Thursday, October 25, 2012

Water Board Authorizes Director to Negotiate New Supply Contract with City of Flint (UPDATED)

The Board of Water Commissioners yesterday authorized Director Sue McCormick to negotiate a new 30 year water supply contract with the City of Flint.  The new contract would allow the City of Flint to blend DWSD water with water taken (and treated) from the Flint River, but with at least one caveat.

A condition of accepting the City of Flint's blending request is that the water from Detroit be treated as "source" water and pass through Flint's own water treatment plant (WTP), where it would be added to treated water from the Flint River. Detroit water would comprise 2/3 of the final output.  DWSD currently delivers treated water through Flint's distribution system. The City of Flint would be responsible for any capital costs associated with re-routing DWSD water through the Flint WTP. (Note: This condition might be a deal breaker for Flint, whose Emergency Manager is quoted here as saying that these additional capital costs could off-set any anticipated savings.)

In another interesting development, Director Sue McCormick reported that DWSD had received a written request from the Genesee County Drain Commissioner's Office to purchase up to 85 million gallons per day of untreated (raw) water. In an October 17, 2012 letter, Deputy Drain Commissioner John O'Brien requested the cost and terms and conditions under which DWSD would agree to sell raw water to Genesee County under a 30 year contract.  

Comment: Genesee County's request to buy raw water from Detroit, coming at this point in time, is a very odd request. The Genesee County Drain Commissioner (Jeff Wright) spearheaded the creation of the Karegnondi Water Authority in 2009 (here), with the stated desire to break away from Detroit. The KWA has developed plans to construct its own $600 million pipeline in 2011 (here), and announced just two weeks ago that it planned to sell $35 million in bonds to begin construction of its own raw water intake.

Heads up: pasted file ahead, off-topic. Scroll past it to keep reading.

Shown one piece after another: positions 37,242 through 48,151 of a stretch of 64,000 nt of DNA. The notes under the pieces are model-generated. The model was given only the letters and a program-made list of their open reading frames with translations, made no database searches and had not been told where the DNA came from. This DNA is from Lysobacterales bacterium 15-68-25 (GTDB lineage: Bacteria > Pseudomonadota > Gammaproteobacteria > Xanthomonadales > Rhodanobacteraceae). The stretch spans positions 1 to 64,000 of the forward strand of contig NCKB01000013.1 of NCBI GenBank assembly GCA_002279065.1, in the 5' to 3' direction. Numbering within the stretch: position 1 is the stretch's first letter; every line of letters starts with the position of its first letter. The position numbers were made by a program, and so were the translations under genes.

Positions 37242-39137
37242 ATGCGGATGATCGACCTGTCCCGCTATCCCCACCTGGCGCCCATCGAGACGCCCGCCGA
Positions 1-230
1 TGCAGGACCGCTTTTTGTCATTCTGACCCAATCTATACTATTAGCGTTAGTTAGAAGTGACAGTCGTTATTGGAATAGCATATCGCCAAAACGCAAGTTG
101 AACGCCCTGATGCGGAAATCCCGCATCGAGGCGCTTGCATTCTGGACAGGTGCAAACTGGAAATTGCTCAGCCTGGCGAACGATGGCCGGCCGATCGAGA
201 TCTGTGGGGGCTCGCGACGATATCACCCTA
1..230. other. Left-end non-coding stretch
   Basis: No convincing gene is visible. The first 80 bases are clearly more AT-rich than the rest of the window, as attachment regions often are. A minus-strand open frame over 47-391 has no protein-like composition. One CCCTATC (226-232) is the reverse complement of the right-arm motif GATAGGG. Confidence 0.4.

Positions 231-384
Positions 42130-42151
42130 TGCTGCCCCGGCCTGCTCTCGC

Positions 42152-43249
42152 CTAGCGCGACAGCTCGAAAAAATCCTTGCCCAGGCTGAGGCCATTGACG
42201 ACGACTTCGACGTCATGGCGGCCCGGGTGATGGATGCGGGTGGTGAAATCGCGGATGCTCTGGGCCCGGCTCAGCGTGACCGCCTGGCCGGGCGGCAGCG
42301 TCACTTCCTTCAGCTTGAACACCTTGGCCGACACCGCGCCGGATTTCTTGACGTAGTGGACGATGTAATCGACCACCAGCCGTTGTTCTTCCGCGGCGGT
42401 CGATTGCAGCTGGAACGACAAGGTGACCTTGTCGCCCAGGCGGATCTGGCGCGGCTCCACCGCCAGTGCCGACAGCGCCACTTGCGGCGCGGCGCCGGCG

With the enormous head of steam that's been built up by elected officials pushing for a new $600 million (raw) water pipeline, why would Genesee County suddenly seek an agreement to buy raw water from Detroit? Something doesn't add up here. Does anyone know what's really going on here?

If you're interested in a copy of Genesee County's recent request to purchase raw water from DWSD, I'd be glad to e-mail it to you. Just write me and put "DWSD Raw Water" in the reference field.

Update (10/26): Earlier today, journalist Ron Fonger with hosted an online Q&A with Genesee County Drain Commissioner Jeff Wright (here). I was unable to participate live, but I e-mailed Mr. Fonger earlier this morning and asked if would ask Mr. Wright about the timing of Genesee County's recent request to purchase raw water from Detroit. In short, why now? Mr. Wright responded to my question  during the online chat session:
"For three years, we've asked Detroit to consider selling us raw water so we can treat it ourselves, supply it to our people and save dollars. They've refused, up until three weeks ago when the new director of DWSD, Sue McCormick, made a public statement that Detroit would be willing to sell raw water.  
"So our request is twofold: 1. if they are willing to sell raw water, at what price? 2. Could this be cheaper than building our own intake. 
"We want to know what their terms would be because it may be more cost effective to buy water from them instead of building a new intake."   

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